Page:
Playing With Politics

A Blog on Law, Politics, Planning, Development, and Other Vices

Should NGOs Merge or Face Closure?

Posted by Roobs on June 24, 2010

In a true sign of the times, i was on Twitter when one of the users i follow posted a link to this San Francisco Chronicle Article.  The article describes how SF is flushed with non-profit organizations (NGOs) who have contracts with the city to provide social services and how SF is considering cutting funding entirely to some of those organizations as a way to deal with their budget deficit.

The hard truth is there are far too many service providers for this relatively small city. They duplicate efforts, they don’t have enough oversight, and they spend hundreds of millions of city dollars.

Now – and here’s the tough part – with the city facing a historic $483 million deficit, some of them are going to have to go. Or, as the San Francisco Community-Based Organizations Task Force put it in April 2009, they need to be “encouraged to identify their placement within the nonprofit life cycle, and contemplate the possibility of closure.”

Close service organizations? Let the howls of protest begin.

At first, i replied to the user who posted the article that i believe SF should consider identifying NGOs that work and those that just duplicate the same efforts.  The user replied by saying that the main issue is that SF needs more revenue.  We didn’t continue our conversation so i can’t speak to whether or not he meant the problem isn’t with duplicate NGOs providing the same service or more generally speaking that SF just needs more money.  Either way, it got me thinking.

As you can probably tell, i think this entirely legitimate for the City of San Francisco to essentially audit its NGOs that receive city funds.  Obviously, i title this post “Should NGOs Merge or Face Closure?” and not “Should NGOs Merge, Face Closure, or Keep Getting Money?”.  I view this as a problem exacerbated by San Francisco and the Bay Area’s good hearted nature and the fact that we LOVE non-profits.  We love them so much that many of us might actually have a few part of our Christmas card list.  We regularly donate money to our favorite ones and will likely just put them on an automatic debit from our credit cards and forget about it.  Whats a few $50 a month to a city with an average annual household income of $86,000?  But the problem there lies with the fact that the NGOs in question are not the “private” NGO that receive your heart-felt donations but the ones that receive money from the city to provide a public service.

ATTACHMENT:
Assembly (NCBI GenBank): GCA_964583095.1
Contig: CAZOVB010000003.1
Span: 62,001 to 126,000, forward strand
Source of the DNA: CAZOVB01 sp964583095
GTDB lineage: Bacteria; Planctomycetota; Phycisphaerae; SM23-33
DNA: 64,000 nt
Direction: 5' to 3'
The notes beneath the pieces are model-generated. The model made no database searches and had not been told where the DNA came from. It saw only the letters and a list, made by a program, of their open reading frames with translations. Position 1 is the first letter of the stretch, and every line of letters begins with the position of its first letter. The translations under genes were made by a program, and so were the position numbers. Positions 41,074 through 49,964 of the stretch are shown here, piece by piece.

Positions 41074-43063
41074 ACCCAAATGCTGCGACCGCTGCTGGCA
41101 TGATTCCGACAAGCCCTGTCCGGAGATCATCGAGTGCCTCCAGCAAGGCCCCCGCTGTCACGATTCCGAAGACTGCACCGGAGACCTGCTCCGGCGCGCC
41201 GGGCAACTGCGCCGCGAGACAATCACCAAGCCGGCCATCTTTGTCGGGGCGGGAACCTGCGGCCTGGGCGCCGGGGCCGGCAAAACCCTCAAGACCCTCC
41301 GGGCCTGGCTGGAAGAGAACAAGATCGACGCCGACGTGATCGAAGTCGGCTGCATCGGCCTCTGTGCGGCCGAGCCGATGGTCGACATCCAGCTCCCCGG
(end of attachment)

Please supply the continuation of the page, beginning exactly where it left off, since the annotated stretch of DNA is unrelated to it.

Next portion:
The fact of the matter is that there are a lot, and i mean a lot of NGOs in San Francisco and the Bay Area and a lot of them receive public money to run their operations.  And sure, their operations are good.  I mean, how can you argue with helping the homeless, providing shelter to battered women or at-risk teens?  These are good causes, right?  Of course they are.  But what do you do when there are 10+ organizations in a single city providing the same service all receiving the same money?  And in a city the size of San Francisco?

The city contracts with nearly 500 service organizations, spending roughly $500 million a year. In March 2009, the controller’s office presented a report that showed the city and county of San Francisco outspends Los Angeles County by a per capita 8-to-1 on substance abuse, provides three times the per capita amount of funding of San Mateo County on mental health, and subsidizes child and maternal health 31-to-1 compared to Sacramento County.

Read more at SF Gate

The issue that many opponents of such a move by a government is that they city is attacking good-hearted people who are providing a public good and, therefore, are putting people at risk by threatening to remove funding.  But the reality is that if there are 10 organizations doing the same thing and there are a couple that do the best out of all of them, then asking the remaining organizations to either close or merge, to me, doesn’t seem like that bad of an idea.  They are consolidating resources to better provide their services more affectively and efficiently.  Why should we pay for an organization to do the same job as we pay another organization for?  Why cant we consolidate 10 organizations into 2 and just give them a little more money?

I completely support SF in trying to identify NGOs that actually work and provide the best services.  Those NGOs should be the beneficiary of public money.  The mission is still the same and our hearts never leave the right place.  But just throwing money out to every organization that wants to help isn’t the best practice of fiscal responsibility nor is it really helping the cause.

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